What is macular degeneration?

The front of the eye contains a lens that focuses images on the retina in the back of the eye. The retina contains special nerve cells that react to light.

Nerve cells are very close together in the middle of the retina, where the eye focuses the images that we see. This part of the retina is called the macula. The macula provides the sharp, straight-ahead vision that allows you to see small detail, read fine print, recognize faces and see street signs.

Macular degeneration is an eye disease and is the most common type of macular damage in adults. Because the disease develops as a person ages, it's often called age-related macular degeneration (AMD). AMD is the leading cause of vision loss in people over the age of 50 in the United States, Europe and many other parts of the world.

There are two types of AMD – the dry (atrophic) form and the wet (exudative or neovascular) form.

The dry form of AMD affects about 85-90% of AMD patients and usually begins when tiny yellow deposits called drusen appear in the macula. Drusen usually do not cause serious loss of vision, but can distort vision. However, for reasons not yet understood, sometimes drusen are associated with macular atrophy (thinning) and tissue breakdown, slowly leading to vision loss. Patients may have blind spots in their vision; in the advanced stages, patients may even lose central vision.

The wet form of AMD occurs in about 10-15% of AMD patients. It is caused by the growth of abnormal blood vessels beneath the macula that can leak fluid and blood into the eye. The wet form of AMD usually causes major vision problems, such as blind spots and loss of central vision in the affected eye, and can advance rapidly. These abnormal blood vessels eventually scar, leading to permanent retinal damage and loss of central vision.

Most patients with AMD have the dry form of the disease and will not lose central vision. However, the dry form of AMD can lead to the wet form. People who have the wet form of AMD are much more likely to have serious vision loss. For these patients, early diagnosis and treatment are important to save as much vision as possible.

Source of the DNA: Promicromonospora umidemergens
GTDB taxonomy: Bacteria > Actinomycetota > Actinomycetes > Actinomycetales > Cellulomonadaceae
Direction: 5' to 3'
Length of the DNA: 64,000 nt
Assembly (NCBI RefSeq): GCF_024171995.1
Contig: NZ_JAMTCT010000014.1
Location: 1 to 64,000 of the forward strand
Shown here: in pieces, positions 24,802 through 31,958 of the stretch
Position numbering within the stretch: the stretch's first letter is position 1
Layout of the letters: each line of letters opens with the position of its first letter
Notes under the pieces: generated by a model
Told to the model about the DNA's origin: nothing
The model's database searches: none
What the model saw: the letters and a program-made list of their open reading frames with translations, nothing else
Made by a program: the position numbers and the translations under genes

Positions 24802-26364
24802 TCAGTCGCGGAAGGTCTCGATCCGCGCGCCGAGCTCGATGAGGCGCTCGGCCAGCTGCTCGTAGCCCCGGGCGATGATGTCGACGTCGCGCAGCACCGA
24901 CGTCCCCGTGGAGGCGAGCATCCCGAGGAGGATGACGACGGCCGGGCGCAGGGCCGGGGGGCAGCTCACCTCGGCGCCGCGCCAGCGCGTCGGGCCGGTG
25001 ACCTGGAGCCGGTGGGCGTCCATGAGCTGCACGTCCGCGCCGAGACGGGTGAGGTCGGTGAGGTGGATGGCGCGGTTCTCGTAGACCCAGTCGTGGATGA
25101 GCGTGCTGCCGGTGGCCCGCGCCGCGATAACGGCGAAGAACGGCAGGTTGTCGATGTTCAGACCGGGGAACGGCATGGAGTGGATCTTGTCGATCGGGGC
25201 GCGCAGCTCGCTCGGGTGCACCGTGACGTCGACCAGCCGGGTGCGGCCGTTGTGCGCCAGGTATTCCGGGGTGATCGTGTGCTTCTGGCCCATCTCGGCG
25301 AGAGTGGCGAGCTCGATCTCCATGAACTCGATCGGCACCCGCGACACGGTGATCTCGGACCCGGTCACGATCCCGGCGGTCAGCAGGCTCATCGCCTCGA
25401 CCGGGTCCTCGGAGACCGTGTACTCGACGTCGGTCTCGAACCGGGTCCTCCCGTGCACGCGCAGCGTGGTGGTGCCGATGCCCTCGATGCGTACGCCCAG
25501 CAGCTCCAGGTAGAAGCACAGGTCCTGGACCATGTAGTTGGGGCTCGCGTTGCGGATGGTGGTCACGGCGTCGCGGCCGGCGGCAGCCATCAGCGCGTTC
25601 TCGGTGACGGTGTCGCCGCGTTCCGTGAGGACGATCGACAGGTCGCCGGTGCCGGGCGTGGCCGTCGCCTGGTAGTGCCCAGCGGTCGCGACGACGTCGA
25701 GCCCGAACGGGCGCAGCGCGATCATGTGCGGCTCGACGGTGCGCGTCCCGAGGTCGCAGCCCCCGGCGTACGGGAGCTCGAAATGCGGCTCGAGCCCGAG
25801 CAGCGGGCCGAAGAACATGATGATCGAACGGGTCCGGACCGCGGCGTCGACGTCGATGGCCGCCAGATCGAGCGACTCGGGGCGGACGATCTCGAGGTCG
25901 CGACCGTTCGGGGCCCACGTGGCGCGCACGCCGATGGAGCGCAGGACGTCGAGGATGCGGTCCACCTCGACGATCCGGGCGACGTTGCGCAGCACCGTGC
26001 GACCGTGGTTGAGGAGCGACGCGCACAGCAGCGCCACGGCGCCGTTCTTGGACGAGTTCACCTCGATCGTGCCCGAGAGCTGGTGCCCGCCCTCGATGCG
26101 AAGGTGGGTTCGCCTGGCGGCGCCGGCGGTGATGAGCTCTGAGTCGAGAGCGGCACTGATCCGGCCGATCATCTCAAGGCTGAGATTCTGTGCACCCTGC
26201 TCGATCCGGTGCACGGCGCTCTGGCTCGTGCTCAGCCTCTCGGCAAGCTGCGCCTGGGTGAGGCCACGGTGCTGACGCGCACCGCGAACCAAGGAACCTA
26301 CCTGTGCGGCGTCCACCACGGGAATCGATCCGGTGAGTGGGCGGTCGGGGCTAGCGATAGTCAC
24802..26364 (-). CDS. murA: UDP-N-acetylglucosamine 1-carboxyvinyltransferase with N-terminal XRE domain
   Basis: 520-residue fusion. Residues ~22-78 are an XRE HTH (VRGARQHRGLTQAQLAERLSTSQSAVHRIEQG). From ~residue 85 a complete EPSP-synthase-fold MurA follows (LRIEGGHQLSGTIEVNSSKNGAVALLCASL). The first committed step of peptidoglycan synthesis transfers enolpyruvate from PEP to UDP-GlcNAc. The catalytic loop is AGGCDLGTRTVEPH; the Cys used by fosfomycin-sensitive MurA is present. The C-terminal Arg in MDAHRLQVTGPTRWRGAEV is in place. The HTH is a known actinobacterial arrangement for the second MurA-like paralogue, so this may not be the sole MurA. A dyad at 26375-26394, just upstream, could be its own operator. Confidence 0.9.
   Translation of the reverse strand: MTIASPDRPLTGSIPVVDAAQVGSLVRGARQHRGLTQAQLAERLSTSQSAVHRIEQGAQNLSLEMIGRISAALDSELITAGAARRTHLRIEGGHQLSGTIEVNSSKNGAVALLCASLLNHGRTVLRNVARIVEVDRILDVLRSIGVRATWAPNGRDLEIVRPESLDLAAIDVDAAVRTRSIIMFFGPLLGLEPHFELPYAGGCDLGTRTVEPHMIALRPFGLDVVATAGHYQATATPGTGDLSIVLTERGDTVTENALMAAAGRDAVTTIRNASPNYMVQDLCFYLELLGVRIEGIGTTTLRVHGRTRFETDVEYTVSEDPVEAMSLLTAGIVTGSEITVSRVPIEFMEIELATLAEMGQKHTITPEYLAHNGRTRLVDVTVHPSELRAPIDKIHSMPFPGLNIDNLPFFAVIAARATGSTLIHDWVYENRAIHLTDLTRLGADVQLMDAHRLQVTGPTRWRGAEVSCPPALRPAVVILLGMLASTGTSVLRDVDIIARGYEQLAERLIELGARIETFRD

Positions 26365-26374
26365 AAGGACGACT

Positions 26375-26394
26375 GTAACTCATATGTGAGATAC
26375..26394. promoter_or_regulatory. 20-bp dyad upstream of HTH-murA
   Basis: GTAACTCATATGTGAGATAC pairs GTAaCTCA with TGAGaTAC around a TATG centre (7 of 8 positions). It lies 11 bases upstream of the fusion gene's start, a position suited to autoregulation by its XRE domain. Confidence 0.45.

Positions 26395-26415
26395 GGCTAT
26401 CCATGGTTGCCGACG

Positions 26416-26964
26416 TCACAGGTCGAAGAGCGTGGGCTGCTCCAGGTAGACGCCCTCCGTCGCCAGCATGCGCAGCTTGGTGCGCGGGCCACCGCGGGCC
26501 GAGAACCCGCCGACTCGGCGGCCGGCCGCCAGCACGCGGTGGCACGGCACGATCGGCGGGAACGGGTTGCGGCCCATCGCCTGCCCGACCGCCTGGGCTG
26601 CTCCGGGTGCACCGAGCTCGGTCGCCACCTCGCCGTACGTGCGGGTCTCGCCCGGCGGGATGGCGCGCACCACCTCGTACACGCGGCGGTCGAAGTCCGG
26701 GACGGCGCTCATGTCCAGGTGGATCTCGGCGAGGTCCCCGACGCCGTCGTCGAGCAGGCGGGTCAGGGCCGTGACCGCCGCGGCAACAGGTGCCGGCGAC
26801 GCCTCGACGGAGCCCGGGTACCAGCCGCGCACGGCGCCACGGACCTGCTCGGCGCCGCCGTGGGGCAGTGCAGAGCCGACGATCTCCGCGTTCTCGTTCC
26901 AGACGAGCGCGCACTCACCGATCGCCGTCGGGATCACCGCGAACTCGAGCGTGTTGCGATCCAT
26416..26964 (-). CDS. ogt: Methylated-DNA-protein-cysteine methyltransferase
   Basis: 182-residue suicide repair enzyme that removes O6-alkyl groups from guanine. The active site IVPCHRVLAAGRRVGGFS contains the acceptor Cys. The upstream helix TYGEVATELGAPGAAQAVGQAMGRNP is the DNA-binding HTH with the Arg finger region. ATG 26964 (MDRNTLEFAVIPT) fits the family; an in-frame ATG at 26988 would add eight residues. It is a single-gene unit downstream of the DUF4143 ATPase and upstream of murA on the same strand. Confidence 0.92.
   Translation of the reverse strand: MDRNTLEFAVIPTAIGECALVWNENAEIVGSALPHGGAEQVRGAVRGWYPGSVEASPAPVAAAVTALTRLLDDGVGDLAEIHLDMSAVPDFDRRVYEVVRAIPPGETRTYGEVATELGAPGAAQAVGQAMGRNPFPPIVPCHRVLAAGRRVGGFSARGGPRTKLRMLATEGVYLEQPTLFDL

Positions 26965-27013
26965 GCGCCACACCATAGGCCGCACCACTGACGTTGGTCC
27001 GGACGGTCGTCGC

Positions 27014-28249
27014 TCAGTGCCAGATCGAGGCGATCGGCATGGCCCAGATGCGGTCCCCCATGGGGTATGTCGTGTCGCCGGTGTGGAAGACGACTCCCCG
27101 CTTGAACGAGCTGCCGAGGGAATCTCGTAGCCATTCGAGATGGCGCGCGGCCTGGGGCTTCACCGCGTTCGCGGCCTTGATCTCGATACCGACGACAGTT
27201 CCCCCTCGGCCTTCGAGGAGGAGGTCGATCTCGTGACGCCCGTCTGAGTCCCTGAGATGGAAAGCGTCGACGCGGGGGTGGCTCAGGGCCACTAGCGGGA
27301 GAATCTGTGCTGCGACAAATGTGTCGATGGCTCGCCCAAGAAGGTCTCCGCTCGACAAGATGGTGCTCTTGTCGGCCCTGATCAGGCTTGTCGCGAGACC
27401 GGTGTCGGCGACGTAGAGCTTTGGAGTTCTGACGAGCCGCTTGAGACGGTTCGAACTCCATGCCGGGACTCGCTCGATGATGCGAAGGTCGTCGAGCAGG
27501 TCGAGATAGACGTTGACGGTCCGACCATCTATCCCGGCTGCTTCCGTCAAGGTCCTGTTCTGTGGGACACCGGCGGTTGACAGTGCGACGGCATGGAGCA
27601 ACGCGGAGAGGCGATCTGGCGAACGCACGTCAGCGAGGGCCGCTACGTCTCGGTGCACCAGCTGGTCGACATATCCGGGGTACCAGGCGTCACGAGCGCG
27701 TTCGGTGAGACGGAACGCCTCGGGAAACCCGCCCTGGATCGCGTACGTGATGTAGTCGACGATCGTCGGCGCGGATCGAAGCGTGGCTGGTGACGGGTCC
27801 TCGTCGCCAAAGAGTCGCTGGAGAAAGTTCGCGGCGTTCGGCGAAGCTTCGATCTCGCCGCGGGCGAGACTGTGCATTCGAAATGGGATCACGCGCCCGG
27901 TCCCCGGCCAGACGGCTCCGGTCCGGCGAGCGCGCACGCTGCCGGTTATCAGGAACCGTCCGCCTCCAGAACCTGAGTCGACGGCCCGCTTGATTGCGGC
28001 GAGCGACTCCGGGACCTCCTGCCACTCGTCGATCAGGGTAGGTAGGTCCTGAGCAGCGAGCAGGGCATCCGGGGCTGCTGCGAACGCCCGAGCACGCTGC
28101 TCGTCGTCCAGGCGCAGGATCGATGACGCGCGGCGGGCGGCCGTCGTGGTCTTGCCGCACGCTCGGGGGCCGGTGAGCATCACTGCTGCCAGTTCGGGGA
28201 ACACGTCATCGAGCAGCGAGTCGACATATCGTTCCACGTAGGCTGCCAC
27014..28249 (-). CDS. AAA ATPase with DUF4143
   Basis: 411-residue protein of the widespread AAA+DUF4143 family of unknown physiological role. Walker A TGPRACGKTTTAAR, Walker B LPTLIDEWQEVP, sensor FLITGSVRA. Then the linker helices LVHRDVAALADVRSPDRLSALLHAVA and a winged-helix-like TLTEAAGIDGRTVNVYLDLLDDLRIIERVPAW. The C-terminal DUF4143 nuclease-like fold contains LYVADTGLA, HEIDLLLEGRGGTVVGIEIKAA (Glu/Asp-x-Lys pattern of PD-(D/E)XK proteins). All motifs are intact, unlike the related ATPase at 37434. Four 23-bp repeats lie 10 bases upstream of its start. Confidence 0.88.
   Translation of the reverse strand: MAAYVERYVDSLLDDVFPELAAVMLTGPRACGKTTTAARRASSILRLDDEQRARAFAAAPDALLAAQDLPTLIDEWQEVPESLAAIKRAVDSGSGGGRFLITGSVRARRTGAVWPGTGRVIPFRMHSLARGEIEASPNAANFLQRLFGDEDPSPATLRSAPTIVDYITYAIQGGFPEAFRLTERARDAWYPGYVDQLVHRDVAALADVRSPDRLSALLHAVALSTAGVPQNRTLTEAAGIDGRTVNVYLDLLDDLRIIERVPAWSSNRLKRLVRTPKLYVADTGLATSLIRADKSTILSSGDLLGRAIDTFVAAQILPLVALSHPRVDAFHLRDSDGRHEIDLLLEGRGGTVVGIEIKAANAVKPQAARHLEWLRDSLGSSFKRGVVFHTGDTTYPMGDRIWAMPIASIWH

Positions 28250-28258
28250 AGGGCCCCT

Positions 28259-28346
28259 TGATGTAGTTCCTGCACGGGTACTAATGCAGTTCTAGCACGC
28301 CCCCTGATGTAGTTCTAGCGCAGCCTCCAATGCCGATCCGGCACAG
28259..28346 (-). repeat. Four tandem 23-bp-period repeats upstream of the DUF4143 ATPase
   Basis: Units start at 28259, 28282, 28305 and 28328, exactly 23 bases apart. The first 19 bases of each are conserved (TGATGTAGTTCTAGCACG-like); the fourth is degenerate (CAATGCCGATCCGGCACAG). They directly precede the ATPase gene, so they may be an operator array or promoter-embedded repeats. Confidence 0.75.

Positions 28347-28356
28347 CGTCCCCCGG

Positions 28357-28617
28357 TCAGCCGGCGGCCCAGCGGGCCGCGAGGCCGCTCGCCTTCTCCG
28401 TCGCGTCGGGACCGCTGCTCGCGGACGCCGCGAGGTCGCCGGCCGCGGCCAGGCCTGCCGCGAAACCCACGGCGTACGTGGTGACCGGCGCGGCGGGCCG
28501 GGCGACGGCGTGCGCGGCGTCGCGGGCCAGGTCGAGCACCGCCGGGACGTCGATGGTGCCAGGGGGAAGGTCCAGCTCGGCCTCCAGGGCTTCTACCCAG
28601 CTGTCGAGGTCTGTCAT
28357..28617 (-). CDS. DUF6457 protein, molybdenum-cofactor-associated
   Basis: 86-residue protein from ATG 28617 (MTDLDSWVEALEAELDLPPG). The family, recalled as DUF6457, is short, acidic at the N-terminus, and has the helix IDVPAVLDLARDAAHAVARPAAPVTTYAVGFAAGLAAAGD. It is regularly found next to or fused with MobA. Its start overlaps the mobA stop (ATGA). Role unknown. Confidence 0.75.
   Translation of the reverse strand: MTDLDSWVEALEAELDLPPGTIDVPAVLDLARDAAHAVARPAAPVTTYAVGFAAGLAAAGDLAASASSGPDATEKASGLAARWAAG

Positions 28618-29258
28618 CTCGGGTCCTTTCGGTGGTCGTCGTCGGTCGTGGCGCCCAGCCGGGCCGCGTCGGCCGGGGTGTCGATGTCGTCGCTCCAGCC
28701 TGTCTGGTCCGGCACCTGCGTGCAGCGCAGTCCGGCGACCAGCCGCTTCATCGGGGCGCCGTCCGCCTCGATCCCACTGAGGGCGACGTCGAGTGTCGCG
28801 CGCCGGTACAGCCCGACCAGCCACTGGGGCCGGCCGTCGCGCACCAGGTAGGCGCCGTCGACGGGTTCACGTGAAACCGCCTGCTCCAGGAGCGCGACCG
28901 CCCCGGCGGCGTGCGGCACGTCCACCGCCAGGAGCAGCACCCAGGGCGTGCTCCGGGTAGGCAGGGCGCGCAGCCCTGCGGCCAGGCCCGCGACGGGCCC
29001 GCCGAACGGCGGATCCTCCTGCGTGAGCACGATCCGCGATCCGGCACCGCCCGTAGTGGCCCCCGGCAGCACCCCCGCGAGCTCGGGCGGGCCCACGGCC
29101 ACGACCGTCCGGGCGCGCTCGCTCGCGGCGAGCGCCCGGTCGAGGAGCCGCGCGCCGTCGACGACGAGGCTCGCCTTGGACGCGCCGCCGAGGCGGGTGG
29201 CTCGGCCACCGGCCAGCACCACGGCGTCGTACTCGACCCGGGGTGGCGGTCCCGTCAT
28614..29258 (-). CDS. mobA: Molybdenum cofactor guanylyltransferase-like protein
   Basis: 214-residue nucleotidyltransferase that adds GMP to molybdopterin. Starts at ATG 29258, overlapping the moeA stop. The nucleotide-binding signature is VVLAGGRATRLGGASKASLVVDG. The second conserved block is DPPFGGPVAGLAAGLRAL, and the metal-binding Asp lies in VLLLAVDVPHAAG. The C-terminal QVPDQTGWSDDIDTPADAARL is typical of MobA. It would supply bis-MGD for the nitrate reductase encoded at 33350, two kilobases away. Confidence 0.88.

Because the dry form can change into the wet form, it's very important for people with AMD to monitor their eyesight carefully and see their eye doctor on a regular basis.

AMD may be hereditary, meaning it can be passed on from parents to children. If someone in your family has or had the condition, you may be at higher risk for developing the disease. Talk to your eye doctor about your individual risk.

The exact causes of macular degeneration aren't known. Risk factors may include:

  • Genetic factors.
  • Nutritional factors.
  • Smoking.
  • High blood pressure.
  • Exposure to direct sunlight over a period of years.
  • Certain medical conditions.

AMD often doesn't have symptoms and isn't recognized until it affects visual acuity (sharpness). The first symptom of AMD is usually noticed when straight lines appear wavy. This may lead to a gradual loss of central vision.

Other symptoms of AMD include the following:

  • Blurriness and dimming of vision.
  • A dark or blank spot in the center of the vision.
  • The size or color of something looks different when viewed through different eyes.

If you have any of these symptoms, see an ophthalmologist (eye doctor) as soon as possible.

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